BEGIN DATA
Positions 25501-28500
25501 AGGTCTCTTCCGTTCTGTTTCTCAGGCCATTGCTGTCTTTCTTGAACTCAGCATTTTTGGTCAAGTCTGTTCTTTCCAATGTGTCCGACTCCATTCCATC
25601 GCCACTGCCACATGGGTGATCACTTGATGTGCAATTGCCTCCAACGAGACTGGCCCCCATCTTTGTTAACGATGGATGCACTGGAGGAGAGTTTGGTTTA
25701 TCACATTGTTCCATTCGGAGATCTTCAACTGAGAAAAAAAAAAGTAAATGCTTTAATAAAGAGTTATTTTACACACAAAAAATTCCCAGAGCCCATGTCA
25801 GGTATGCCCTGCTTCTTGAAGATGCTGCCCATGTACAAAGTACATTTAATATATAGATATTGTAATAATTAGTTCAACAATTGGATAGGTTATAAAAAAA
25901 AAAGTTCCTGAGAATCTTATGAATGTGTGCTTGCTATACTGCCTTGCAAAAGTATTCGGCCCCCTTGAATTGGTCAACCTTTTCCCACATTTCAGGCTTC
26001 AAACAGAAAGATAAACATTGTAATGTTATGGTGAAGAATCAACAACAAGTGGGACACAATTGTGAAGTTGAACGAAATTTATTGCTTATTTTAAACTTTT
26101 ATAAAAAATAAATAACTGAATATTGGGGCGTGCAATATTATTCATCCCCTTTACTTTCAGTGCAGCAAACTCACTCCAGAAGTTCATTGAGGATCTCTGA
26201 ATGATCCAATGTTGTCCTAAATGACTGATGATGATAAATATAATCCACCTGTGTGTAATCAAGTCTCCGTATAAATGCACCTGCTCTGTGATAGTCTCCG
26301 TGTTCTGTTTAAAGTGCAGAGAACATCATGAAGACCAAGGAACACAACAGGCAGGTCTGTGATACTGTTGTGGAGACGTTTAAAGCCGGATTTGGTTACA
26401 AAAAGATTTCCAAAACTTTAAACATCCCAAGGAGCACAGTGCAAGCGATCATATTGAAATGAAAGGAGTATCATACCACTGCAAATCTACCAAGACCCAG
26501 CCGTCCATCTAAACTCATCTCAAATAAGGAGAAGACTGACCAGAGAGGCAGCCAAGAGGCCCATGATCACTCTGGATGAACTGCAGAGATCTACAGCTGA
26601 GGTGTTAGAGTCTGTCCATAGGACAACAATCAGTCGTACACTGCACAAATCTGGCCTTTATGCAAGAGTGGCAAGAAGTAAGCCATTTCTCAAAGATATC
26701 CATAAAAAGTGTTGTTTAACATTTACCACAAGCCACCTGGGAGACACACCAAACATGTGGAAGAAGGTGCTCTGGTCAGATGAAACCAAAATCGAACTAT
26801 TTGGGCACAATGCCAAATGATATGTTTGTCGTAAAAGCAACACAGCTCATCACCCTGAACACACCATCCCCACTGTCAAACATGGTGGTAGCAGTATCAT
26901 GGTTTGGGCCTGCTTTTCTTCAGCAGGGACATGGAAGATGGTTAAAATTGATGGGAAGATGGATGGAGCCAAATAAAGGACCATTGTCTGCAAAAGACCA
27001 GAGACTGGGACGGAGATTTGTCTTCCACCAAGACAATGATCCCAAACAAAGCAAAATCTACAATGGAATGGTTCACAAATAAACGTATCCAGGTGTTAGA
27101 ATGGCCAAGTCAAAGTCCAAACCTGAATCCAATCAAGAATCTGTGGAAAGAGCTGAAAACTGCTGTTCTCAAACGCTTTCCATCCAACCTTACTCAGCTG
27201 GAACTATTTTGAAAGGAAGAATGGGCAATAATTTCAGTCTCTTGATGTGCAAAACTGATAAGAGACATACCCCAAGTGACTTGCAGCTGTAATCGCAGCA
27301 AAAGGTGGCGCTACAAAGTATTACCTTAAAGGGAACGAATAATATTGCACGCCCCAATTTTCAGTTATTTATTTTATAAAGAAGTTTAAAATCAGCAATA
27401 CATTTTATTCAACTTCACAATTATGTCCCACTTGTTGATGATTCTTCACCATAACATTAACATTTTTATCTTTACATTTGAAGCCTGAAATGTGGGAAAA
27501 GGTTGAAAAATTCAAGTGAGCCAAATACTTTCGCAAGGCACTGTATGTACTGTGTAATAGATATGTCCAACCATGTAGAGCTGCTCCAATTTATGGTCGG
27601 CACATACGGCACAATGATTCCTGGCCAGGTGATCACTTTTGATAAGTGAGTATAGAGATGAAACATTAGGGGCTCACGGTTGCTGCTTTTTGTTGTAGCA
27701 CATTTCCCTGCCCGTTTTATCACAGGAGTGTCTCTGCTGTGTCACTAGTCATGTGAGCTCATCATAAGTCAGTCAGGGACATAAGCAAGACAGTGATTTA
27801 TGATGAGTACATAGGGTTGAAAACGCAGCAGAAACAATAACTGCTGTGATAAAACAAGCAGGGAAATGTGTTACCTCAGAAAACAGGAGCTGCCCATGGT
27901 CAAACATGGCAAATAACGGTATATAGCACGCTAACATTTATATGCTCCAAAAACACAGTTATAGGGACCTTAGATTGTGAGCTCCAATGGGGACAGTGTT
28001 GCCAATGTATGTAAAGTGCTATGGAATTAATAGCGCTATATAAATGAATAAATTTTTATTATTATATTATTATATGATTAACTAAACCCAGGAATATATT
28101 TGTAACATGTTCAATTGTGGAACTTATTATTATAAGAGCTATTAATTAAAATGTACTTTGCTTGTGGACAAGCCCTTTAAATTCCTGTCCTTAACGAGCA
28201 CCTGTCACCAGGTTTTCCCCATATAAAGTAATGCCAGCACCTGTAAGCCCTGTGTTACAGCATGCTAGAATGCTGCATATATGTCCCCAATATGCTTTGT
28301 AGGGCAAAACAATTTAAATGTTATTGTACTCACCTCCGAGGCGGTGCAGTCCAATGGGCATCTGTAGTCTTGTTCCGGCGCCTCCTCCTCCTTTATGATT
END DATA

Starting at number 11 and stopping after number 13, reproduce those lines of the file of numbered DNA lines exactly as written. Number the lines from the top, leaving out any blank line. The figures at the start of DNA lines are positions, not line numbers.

26401 AAAAGATTTCCAAAACTTTAAACATCCCAAGGAGCACAGTGCAAGCGATCATATTGAAATGAAAGGAGTATCATACCACTGCAAATCTACCAAGACCCAG
26501 CCGTCCATCTAAACTCATCTCAAATAAGGAGAAGACTGACCAGAGAGGCAGCCAAGAGGCCCATGATCACTCTGGATGAACTGCAGAGATCTACAGCTGA
26601 GGTGTTAGAGTCTGTCCATAGGACAACAATCAGTCGTACACTGCACAAATCTGGCCTTTATGCAAGAGTGGCAAGAAGTAAGCCATTTCTCAAAGATATC